Evaluation is the general term given to the assessment of whether something has achieved its intended goals or outcomes. More fully, it is the systematic, rigorous and careful application of scientific methods to assess the design, implementation or outcomes of a programme, service or other defined endeavour. Organisations providing health services or public health programmes, funders and recipients all usually have an interest in knowing whether services are safe, effective and cost-effective.
Although it is sometimes seen as distinct from research, in practice some forms of research are also evaluation and vice versa. This includes the main epidemiological study designs that aim to assess the effectiveness of treatments or programmes, such as randomised controlled trials. Furthermore, the principles of good evaluation are virtually indistinguishable from those of good research.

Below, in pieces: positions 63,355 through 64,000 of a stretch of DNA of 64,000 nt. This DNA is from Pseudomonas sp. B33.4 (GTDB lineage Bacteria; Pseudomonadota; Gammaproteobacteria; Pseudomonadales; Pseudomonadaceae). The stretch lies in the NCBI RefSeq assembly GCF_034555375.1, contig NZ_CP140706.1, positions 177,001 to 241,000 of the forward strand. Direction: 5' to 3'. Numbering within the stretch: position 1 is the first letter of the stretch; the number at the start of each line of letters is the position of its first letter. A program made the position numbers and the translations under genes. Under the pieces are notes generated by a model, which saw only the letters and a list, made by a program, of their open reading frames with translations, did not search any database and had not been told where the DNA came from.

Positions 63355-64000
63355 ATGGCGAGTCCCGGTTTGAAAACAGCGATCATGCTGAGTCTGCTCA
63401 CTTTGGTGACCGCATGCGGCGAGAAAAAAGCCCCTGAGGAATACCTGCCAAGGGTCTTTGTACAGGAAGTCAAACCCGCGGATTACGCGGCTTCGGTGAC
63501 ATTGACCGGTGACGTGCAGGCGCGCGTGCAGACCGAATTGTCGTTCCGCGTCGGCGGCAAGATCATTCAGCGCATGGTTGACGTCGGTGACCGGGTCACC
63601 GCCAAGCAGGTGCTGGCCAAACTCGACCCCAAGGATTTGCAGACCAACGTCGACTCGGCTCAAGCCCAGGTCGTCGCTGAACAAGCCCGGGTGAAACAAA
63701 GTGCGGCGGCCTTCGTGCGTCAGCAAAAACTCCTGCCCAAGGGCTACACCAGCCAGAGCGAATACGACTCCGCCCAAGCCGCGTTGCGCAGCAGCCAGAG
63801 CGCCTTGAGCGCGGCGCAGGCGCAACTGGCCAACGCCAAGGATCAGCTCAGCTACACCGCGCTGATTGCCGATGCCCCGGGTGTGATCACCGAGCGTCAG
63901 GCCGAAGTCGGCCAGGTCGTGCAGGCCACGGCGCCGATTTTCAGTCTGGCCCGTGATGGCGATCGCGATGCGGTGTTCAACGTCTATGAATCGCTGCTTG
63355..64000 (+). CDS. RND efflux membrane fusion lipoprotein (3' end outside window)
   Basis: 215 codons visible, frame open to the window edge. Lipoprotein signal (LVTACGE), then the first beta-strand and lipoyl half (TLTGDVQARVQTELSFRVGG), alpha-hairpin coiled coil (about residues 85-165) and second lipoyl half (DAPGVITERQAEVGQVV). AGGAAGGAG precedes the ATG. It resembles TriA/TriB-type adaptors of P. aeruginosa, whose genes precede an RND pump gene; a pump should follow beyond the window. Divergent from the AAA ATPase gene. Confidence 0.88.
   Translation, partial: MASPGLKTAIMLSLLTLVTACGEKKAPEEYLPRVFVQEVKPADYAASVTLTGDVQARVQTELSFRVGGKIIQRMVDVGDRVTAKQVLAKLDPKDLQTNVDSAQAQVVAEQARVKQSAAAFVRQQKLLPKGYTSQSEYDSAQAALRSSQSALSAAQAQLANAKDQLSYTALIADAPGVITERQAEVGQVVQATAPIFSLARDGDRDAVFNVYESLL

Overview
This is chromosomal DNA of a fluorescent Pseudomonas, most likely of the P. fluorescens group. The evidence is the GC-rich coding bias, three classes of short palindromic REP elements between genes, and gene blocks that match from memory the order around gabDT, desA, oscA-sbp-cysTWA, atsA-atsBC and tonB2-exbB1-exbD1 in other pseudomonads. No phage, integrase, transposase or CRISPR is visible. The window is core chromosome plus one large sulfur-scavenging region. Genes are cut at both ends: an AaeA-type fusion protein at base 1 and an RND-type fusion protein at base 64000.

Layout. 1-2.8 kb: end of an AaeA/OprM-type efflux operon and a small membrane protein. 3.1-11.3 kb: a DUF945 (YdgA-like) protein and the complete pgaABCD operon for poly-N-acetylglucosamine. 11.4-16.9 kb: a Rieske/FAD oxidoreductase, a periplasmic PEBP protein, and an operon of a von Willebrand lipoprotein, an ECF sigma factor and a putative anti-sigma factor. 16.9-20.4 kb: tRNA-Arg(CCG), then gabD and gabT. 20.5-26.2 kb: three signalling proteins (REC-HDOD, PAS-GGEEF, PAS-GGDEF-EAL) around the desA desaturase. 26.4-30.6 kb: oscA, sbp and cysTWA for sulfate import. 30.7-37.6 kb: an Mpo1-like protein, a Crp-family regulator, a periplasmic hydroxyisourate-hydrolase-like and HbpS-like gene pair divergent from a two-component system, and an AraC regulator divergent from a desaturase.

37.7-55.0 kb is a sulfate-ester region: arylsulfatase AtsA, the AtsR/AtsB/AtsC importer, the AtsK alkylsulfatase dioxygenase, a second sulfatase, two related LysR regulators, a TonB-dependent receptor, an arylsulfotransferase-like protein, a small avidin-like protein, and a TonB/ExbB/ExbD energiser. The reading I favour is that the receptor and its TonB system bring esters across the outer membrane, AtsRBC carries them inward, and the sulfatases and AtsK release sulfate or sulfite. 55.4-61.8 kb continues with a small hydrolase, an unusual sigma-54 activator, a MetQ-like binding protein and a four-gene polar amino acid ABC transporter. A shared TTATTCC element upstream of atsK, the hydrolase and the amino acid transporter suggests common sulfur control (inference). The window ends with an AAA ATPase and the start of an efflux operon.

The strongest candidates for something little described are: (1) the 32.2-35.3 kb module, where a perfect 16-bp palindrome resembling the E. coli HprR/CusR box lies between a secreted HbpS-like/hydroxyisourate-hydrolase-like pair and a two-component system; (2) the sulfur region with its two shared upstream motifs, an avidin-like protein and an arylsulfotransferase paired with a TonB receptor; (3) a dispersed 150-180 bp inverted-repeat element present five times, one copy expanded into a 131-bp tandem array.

There are several main types of evaluation. Outcome or effectiveness evaluation aims to assess whether a programme is effective, economic evaluations consider whether a programme is cost-effective (see Chapter 37), and process evaluations assess whether the components of a programme function as expected and how they yield observed outcomes.
Evaluation is most effective when carried out prospectively; that is, evaluation is built into a programme or service from the outset, thus ensuring that relevant data are collected consistently throughout (including, preferably, before its introduction). Experimental evaluations – where some patients or areas are allocated to receive the intervention, and some not – can only be conducted prospectively. Retrospective evaluation can prove limited because there may be no clear aims and objectives or other criteria that a new programme or service was intended to meet.
Almost any activity, organisation or project can be evaluated against reasonable and measurable criteria that relate to its aims. However, in healthcare a number of valued objectives have come to dominate (Figure 43a).